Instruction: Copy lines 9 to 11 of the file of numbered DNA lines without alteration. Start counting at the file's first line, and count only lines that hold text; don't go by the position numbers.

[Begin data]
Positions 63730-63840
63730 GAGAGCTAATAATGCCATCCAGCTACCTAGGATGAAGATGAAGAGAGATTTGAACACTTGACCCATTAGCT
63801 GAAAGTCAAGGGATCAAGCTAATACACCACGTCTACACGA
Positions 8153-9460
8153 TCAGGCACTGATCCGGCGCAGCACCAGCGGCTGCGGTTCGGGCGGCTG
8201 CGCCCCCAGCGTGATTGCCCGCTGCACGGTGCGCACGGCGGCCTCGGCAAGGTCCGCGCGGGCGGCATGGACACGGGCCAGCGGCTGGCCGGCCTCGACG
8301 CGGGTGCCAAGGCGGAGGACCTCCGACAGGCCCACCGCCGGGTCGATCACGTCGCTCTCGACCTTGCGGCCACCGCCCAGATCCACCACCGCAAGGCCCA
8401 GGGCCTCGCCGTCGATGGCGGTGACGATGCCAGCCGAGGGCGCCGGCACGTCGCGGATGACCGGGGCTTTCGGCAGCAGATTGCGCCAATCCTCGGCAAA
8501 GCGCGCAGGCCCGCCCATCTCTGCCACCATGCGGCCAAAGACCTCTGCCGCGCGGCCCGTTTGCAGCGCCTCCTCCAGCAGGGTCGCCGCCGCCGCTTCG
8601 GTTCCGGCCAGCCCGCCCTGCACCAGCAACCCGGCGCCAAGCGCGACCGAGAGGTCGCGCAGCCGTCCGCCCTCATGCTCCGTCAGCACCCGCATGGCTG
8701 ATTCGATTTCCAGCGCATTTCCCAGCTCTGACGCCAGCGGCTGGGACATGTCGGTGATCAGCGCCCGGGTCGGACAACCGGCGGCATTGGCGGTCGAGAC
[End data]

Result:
8501 GCGCGCAGGCCCGCCCATCTCTGCCACCATGCGGCCAAAGACCTCTGCCGCGCGGCCCGTTTGCAGCGCCTCCTCCAGCAGGGTCGCCGCCGCCGCTTCG
8601 GTTCCGGCCAGCCCGCCCTGCACCAGCAACCCGGCGCCAAGCGCGACCGAGAGGTCGCGCAGCCGTCCGCCCTCATGCTCCGTCAGCACCCGCATGGCTG
8701 ATTCGATTTCCAGCGCATTTCCCAGCTCTGACGCCAGCGGCTGGGACATGTCGGTGATCAGCGCCCGGGTCGGACAACCGGCGGCATTGGCGGTCGAGAC